Arizona physicians often come to a delayed or incorrect diagnosis when seeing patients with newly acquired Valley fever infections — even though the respiratory fungal disease is very common in the state, particularly the corridor between Tucson and Phoenix.
This is because Valley fever’s initial symptoms closely mirror those of the flu, resulting in antibiotics often being used to treat it initially instead of antifungals. Correcting the diagnosis and making the switch can take days or weeks, according to studies by the Arizona Department of Health Services and the U.S. Centers for Disease Control and Prevention.
Now, the University of Arizona Valley Fever Center for Excellence (VFCE) wants to do something about that. The center has teamed up with Banner Health to develop a Valley fever “clinical practice” guide, an agreed-upon set of rules for when primary care, urgent care and emergency department clinicians should do tests needed to detect Valley fever earlier.
“This guide is an expected result from the UA’s medical faculties’ merging their clinical care with that of Banner Health under the Banner – University Medicine Division that replaced the UA Health Network,” said John N. Galgiani, MD, VFCE director, professor of medicine in the Division of Infectious Diseases at the UA Colleges of Medicine in Tucson and Phoenix, a member of the UA BIO5 Institute and medical director of the Banner – University Medicine Valley Fever Program. “Because of the merger, it provides a way for the center to help implement all best clinical practices it knows about for patients with Valley fever and actually employ them more broadly.”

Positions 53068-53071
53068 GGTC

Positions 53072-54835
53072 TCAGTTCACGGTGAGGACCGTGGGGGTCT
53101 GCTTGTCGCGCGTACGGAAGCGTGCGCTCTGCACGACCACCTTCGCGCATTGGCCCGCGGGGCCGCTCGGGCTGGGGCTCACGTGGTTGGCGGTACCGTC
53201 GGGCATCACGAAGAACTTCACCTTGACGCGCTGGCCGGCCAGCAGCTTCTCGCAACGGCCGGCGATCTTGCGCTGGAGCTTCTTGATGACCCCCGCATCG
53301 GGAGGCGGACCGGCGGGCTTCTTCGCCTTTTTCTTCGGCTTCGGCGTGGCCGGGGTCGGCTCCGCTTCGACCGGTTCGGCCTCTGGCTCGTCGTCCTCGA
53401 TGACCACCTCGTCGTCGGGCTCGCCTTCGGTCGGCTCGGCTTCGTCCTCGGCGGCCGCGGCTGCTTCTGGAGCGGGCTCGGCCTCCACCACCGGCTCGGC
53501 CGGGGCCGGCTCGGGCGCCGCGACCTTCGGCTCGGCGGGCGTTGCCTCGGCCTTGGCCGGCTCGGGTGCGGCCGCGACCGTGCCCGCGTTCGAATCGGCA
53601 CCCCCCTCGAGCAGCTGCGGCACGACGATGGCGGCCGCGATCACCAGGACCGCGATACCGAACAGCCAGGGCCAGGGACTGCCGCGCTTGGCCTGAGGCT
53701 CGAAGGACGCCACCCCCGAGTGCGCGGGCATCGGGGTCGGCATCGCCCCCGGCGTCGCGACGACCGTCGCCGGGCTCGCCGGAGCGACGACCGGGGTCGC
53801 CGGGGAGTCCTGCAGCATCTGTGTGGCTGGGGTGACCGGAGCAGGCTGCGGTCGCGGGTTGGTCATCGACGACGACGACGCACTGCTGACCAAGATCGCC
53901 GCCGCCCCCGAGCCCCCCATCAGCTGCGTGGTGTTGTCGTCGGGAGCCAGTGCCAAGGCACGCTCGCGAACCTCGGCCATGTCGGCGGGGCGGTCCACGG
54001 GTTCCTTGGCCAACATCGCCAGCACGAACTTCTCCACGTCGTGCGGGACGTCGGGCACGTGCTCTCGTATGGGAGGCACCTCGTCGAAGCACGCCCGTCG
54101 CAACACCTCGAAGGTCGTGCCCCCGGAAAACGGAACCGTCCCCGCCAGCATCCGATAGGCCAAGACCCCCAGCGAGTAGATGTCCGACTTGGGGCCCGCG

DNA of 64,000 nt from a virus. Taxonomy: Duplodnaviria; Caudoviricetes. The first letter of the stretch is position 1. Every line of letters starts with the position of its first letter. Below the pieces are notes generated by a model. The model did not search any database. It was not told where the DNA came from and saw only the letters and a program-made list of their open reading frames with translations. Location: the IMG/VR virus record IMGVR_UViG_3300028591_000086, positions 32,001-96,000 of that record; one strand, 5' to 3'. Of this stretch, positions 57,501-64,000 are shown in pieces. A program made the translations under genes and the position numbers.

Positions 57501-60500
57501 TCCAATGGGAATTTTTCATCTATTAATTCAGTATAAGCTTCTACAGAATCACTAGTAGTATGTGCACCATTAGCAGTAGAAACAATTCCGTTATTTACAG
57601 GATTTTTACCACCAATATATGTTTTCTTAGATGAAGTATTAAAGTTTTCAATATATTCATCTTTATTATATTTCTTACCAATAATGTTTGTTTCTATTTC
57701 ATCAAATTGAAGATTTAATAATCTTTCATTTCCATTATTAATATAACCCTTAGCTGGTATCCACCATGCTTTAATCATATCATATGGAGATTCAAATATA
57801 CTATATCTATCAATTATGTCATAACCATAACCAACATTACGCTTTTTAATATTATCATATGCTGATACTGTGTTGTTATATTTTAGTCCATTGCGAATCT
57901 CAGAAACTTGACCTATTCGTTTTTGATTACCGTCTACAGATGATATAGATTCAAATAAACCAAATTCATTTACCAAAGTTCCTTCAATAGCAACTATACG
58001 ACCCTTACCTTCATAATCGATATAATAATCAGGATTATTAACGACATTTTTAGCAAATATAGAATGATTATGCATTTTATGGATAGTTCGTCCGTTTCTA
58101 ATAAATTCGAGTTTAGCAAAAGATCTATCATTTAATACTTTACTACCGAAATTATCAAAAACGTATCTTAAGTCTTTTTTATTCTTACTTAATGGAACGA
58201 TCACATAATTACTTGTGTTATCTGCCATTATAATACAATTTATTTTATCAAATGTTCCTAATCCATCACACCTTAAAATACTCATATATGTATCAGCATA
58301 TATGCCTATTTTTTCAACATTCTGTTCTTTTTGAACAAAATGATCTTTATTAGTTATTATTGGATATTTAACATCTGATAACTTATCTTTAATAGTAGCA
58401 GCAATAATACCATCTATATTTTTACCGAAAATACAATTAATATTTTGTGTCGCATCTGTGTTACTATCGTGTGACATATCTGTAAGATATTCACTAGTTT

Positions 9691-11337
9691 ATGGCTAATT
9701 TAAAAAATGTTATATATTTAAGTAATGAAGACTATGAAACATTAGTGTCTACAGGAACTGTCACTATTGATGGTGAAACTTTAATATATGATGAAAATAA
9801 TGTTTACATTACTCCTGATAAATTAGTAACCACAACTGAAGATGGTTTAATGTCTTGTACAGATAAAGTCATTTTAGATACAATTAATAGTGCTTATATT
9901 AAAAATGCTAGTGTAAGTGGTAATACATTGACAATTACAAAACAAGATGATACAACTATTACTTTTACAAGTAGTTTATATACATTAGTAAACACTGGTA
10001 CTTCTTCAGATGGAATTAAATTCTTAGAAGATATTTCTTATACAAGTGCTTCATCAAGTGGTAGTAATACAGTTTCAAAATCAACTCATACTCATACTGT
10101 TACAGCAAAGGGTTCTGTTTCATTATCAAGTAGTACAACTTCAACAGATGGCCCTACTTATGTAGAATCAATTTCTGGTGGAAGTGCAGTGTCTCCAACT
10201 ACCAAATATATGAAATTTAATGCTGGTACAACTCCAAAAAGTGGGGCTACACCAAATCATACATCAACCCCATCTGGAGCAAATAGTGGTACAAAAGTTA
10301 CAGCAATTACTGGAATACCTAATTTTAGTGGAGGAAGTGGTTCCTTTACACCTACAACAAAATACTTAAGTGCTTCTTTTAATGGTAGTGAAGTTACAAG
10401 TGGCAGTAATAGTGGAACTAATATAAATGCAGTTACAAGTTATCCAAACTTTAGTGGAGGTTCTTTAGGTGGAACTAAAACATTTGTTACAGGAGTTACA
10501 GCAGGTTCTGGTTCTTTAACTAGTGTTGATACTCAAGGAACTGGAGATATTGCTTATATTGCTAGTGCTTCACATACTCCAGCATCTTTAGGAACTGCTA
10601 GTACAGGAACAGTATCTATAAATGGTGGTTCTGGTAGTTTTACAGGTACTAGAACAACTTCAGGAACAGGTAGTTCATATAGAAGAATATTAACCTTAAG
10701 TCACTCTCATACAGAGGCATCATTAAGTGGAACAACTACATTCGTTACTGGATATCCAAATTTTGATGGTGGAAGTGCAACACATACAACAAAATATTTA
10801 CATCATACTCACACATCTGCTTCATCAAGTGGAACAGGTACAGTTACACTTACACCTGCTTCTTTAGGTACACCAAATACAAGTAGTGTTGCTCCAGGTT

Developing the Valley fever clinical practice guidelines has been a yearlong planning process within the Clinical Consensus Group for primary care, Banner Health’s program for guiding routine medical practices across its health-care sites. This clinical practice guide is earmarked especially for the ambulatory practices throughout the Phoenix, Casa Grande and Tucson metropolitan areas, where Valley fever is endemic.
Earlier this fall, a webinar for physicians was produced by Dr. Galgiani and David M. Valenzuela, MD, a Phoenix-area family practice physician, clinical assistant professor at the UA College of Medicine – Phoenix and the physician executive who heads Banner Medical Group Primary Care. The webinar is designed to give an overview of why Banner is rolling out the clinical practice guidelines and what they cover.
The webinar is available for viewing at https://streaming.biocom.arizona.edu/event/?id=28471 (PLEASE NOTE: In Google Chrome, Adobe Flash Player may be needed to view the video.)
“This clinical practice will change the way Arizona clinicians recognize and manage patients with Valley fever,” Dr. Galgiani said. “Central to this change will be the expanded role of primary care clinicians in earlier diagnosis and management of uncomplicated infections.”